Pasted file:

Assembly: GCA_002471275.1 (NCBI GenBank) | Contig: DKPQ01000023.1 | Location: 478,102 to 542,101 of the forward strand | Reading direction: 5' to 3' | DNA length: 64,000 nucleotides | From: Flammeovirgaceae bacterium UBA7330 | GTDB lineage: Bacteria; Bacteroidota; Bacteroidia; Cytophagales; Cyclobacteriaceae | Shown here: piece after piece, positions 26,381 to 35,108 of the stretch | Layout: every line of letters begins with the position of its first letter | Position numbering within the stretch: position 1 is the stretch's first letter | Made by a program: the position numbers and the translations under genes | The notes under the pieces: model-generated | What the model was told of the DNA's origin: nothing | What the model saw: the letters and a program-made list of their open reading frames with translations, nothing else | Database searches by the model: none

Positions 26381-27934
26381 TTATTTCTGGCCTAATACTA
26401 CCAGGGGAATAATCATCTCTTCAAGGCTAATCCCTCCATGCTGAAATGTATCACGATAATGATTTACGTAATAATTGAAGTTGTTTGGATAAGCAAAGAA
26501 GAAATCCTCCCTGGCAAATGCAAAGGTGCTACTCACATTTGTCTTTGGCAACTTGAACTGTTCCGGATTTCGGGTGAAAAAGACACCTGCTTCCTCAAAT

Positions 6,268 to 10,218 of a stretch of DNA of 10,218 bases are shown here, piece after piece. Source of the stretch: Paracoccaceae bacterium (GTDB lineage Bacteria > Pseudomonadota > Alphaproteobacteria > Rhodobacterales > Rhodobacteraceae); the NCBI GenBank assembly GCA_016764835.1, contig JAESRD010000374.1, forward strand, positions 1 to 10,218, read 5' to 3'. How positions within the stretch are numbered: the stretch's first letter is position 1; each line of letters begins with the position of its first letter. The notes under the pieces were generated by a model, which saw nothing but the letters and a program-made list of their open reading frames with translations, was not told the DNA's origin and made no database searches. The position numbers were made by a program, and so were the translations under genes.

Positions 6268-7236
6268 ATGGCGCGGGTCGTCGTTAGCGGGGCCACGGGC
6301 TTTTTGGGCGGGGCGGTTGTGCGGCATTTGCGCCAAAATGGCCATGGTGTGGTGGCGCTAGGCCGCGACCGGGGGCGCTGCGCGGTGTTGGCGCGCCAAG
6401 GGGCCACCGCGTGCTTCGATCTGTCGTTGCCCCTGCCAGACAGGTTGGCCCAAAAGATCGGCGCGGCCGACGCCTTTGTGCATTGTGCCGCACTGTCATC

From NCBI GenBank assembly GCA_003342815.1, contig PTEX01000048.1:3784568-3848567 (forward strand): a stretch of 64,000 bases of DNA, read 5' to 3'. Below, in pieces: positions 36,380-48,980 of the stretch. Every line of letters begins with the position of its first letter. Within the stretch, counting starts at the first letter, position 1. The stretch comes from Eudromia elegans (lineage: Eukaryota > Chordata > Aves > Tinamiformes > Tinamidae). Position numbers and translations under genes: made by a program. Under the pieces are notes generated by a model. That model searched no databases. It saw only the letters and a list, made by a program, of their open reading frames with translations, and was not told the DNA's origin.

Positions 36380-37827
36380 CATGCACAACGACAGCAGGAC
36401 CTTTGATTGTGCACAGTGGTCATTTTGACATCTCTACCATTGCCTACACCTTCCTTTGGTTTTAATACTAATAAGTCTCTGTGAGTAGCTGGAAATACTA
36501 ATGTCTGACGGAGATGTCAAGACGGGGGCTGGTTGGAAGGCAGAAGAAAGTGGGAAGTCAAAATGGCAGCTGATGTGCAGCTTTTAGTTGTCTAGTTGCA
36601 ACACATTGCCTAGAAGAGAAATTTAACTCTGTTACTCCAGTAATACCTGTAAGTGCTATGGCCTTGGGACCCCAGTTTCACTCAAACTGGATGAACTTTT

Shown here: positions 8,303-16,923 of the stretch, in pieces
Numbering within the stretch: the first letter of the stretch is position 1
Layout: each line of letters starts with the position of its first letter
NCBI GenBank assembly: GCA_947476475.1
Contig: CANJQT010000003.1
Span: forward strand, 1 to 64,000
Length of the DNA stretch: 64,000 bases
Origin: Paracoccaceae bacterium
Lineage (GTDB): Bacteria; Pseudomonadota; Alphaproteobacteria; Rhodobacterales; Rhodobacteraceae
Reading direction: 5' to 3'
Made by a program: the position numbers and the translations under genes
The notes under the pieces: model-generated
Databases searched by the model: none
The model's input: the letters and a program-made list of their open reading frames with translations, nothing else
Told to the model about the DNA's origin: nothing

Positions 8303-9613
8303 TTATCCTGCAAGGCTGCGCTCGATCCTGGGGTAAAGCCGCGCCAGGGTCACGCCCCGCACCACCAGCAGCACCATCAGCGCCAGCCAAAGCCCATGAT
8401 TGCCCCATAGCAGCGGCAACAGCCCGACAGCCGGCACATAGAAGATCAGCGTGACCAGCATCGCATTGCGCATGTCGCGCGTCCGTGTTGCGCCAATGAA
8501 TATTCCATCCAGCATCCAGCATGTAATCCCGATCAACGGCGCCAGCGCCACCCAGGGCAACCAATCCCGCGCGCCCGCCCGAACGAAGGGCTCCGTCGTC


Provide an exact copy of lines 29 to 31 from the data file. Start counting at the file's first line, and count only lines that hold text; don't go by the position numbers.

Databases searched by the model: none
The model's input: the letters and a program-made list of their open reading frames with translations, nothing else
Told to the model about the DNA's origin: nothing